A no-call/no-show is an employee who failed to show up for work as scheduled without notifying his or her employer. The consequences of the violation depend on the employer’s policy. Many employers terminate no-call/no-show employees if they haven’t heard from them in three business days.
When a fired no-call/no-show suddenly reappears, the issue should be dealt with on a case-by-case basis, according to the Society for Human Resource Management (SHRM). Below are some considerations.
In this day and age, when cellphones are commonplace, what plausible reason could anyone have for disappearing from work without calling to say why? Even if there’s a medical emergency involving the employee or a family member, there’s typically someone who can call the employer. Same goes if the employee was in jail.
But unusual circumstances do exist — such as the employee being in a coma or not conscious enough to ask someone to call. For this reason, you should hear the employee out. If he or she is a good performer, has never violated your company policies, and presents a convincing argument for why he or she couldn’t contact you, reinstatement may be warranted.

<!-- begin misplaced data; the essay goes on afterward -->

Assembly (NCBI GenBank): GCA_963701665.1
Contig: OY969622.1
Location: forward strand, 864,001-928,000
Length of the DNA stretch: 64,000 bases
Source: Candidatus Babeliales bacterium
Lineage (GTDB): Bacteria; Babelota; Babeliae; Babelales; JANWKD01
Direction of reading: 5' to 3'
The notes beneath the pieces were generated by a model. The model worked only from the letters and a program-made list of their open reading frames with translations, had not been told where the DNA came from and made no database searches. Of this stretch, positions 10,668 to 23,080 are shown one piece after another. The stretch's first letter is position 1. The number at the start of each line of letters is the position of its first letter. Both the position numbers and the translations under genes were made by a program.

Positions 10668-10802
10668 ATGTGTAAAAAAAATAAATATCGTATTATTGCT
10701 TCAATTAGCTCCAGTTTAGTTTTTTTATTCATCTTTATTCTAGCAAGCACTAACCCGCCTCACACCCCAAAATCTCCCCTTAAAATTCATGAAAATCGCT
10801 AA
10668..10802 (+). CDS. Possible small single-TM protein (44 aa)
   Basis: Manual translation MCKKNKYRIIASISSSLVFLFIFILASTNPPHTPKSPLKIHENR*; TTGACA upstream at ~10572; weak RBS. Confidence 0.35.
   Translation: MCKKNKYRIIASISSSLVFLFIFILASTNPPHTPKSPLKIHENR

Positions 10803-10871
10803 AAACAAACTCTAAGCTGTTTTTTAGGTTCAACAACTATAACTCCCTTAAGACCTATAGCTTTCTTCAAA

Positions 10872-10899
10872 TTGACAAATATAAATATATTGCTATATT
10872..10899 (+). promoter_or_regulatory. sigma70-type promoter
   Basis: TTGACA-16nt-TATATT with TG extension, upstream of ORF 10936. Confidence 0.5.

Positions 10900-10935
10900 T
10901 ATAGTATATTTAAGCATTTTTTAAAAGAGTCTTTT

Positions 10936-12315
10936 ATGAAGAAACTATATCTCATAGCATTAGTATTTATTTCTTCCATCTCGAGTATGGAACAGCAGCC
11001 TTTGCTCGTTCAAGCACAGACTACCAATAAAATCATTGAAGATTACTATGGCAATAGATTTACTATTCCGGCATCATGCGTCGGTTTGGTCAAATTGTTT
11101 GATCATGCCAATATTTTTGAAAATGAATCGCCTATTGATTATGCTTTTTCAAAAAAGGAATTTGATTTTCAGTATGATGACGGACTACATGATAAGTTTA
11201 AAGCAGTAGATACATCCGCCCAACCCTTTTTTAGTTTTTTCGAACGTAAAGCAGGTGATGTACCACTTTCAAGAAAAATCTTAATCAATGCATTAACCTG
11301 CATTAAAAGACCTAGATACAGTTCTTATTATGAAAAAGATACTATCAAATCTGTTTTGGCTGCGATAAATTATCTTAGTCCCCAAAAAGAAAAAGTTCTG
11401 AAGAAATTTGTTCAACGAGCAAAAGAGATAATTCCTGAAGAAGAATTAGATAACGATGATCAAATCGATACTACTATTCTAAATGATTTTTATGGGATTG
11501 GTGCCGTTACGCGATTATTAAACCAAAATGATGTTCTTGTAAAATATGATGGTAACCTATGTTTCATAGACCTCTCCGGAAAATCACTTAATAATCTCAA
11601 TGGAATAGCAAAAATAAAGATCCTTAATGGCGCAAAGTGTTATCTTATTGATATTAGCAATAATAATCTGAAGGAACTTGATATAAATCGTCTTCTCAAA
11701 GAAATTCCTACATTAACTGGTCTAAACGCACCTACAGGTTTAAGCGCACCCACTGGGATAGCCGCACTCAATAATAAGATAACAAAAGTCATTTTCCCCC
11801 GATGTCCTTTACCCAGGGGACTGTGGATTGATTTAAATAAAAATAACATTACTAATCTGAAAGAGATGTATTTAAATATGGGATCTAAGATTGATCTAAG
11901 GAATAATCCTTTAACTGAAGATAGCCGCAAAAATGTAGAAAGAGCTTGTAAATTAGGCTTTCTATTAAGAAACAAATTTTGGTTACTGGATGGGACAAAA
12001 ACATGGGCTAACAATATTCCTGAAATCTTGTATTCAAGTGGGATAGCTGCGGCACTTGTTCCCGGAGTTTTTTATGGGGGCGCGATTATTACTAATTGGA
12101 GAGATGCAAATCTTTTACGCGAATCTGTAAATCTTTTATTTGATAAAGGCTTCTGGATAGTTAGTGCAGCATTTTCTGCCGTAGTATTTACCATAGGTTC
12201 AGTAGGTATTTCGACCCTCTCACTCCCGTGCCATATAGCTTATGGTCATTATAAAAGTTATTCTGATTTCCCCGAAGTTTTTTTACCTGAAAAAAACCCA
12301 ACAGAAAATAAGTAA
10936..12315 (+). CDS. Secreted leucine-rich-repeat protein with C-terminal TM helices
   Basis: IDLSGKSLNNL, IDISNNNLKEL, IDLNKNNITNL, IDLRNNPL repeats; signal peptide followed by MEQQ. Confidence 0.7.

The decision to reinstate a no-call/no-show employee should align with your company policy. Per SHRM, the policy should be enforced in a nondiscriminatory way, meaning you should treat employees in similar situations equally.
Paid Sick Leave Laws
In states or localities that mandate paid sick leave, the requirements may affect an employer’s no-call/no-show policy.
For example, in Washington state, employers must provide paid sick leave for certain health-related reasons. Per the law firm Jeffers, Danielson, Sonn & Aylward (JDSA), employers in Washington must ensure their “attendance policies do not subject employees to any adverse employment actions as a result of taking their accrued paid sick leave.” Further, employers should “revise any no-call no-show policy to reflect the requirements of the new law.”
Some employers in Washington worry that the state’s paid sick leave laws make it impossible for them to discipline no-call/no-show employees. But as stated by JDSA, employers can require that employees give advance notice of their need to take paid sick leave unless a rare circumstance prevents them from calling, texting or having someone else contact the employer before they start their shift.
Paid sick leave laws vary by state and locality. Therefore, employers should examine the rules of their specific jurisdiction to identify any impact on their no-call/no-show policy.
Family and Medical Leave Act (FMLA)
The FMLA allows employers to develop call-in procedures, which employees must generally comply with even if their absence is covered by the FMLA. However, the FMLA permits an exception for employees who could not contact their employer due to “unusual circumstances.”
According to an article published by FMLA Insights, if an employee fails to follow the employer’s FMLA call-in policy, the employer should try to find out from the employee why he or she did not obey the procedures. The employer may want to partner with a legal expert during this process to ensure the investigation comes to an appropriate conclusio